Self-Healing of a Single Fiber-Reinforced Polymer Matrix Composite
Excellent mechanical properties such as high strength, low specific weight, and impact and corrosion resistance, as well as advanced manufacturing methods and tailor ability of the lay-up make fiber-reinforced polymer matrix composites attractive candidates for use in many performance oriented structures. However, their use is limited due to the difficulty of damage detection and repairs, and lack of extended fatigue resistance. Healing of materials, such as glass, polymers, and concrete, has been investigated [1, 2, 3]. In these investigations, the healing process involved human intervention and thus the materials were not able to self-cure. There has been only a limited amount of research in self-healing of composite materials. Two of these suggest the inclusion of tubes in a brittle matrix material for self-repair of cracks in polymers and corrosion damage in concrete [4,5]. A more recent development at University of Illinois, Urbana-Champagne, which attracted a considerable amount of attention, was the incorporation of microcapsules that contained a polymer precursor into the matrix material of a composite . The polymer precursor was contained in microcapsules and embedded into the matrix. The matrix contained randomly dispersed catalyst that was supposed to react with the precursor flowing through any crack formed due to damage and initiate polymerization. The polymer was then supposed to bond the crack face closed. The investigators overcame several challenges in developing microcapsules that were weak enough to be ruptured by a crack but strong enough not to break during manufacture of the composite system. The researchers have shown that it was possible to recover up to 75% of the maximum tensile strength of the virgin composites.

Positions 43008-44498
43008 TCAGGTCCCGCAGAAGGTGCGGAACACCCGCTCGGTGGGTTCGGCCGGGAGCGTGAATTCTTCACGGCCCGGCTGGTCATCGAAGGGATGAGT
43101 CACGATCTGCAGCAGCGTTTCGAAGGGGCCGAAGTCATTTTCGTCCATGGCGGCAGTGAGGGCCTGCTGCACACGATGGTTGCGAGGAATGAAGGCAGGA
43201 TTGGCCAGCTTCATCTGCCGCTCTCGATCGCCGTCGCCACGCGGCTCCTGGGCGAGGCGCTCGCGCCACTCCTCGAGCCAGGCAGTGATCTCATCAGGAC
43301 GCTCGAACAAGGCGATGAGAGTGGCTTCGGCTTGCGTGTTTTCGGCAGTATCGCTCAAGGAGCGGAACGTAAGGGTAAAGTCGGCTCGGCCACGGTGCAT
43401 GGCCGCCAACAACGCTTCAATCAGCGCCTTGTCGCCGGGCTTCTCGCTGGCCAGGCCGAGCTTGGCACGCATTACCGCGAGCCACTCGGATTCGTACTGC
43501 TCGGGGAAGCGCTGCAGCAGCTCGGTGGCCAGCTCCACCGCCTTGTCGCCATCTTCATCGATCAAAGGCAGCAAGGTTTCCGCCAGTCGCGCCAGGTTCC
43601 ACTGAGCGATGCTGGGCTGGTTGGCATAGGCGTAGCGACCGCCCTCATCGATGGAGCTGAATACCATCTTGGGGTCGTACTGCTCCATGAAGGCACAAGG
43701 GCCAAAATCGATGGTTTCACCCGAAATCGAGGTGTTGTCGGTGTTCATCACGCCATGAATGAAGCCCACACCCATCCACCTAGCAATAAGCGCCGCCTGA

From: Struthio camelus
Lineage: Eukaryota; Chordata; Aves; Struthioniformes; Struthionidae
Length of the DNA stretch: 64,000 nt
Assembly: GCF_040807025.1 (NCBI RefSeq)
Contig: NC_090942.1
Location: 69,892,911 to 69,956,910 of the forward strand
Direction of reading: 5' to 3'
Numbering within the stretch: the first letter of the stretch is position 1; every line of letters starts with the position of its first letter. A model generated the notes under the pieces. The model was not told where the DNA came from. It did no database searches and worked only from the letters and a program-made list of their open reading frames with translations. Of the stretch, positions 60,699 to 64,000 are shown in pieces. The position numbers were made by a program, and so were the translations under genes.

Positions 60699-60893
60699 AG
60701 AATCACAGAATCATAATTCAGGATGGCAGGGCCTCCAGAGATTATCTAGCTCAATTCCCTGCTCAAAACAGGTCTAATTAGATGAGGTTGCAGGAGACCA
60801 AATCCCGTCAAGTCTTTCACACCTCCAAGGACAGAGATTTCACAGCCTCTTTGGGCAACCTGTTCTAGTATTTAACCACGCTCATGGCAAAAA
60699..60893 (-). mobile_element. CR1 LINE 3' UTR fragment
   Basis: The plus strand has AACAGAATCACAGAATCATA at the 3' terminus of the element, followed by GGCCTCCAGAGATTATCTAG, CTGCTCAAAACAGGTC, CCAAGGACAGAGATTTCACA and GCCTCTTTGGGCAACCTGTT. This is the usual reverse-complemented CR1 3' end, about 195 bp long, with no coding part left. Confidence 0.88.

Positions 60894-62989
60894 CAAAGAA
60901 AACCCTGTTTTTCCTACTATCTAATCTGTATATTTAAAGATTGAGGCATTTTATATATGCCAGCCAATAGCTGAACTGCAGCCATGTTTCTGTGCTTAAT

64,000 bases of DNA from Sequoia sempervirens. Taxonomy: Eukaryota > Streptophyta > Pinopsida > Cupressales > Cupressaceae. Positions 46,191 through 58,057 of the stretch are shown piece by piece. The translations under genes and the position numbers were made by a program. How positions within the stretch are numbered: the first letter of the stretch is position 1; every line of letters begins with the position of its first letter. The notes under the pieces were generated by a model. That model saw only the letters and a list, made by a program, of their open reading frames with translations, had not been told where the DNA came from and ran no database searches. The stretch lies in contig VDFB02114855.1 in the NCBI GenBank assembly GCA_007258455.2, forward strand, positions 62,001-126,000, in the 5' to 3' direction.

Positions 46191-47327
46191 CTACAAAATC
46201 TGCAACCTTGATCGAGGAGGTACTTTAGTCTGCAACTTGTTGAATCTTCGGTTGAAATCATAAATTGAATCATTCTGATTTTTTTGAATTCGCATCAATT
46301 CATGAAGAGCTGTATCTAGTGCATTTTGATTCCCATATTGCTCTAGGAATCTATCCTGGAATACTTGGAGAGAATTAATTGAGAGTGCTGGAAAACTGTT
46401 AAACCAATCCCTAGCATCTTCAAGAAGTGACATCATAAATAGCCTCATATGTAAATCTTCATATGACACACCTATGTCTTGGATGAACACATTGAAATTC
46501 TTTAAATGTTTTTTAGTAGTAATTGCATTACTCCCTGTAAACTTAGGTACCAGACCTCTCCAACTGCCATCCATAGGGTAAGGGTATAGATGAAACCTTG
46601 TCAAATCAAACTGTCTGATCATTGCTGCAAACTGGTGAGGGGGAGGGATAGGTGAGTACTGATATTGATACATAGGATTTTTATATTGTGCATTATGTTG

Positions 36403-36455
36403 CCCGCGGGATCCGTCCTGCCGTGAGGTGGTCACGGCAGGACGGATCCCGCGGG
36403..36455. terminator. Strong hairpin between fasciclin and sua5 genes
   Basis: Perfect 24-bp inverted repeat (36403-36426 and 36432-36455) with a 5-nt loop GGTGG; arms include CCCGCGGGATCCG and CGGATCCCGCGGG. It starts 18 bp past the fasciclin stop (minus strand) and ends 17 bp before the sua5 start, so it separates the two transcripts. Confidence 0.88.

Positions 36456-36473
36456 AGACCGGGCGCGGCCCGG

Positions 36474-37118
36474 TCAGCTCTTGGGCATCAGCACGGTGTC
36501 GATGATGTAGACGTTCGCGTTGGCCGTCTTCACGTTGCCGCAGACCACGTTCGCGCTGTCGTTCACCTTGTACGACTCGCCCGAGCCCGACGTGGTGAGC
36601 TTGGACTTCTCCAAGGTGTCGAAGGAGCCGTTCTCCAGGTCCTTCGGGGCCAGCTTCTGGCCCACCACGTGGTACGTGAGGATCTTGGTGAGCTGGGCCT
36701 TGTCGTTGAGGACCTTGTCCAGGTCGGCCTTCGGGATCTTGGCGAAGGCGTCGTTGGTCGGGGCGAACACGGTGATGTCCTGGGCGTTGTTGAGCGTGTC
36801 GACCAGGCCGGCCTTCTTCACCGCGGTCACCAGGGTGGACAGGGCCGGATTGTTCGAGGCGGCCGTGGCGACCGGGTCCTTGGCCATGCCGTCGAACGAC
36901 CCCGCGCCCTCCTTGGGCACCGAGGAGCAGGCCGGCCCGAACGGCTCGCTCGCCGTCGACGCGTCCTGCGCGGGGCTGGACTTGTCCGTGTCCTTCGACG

KeywordsHealing Agent Hollow Fiber Damage Detection Crack Face Polymer Precursor
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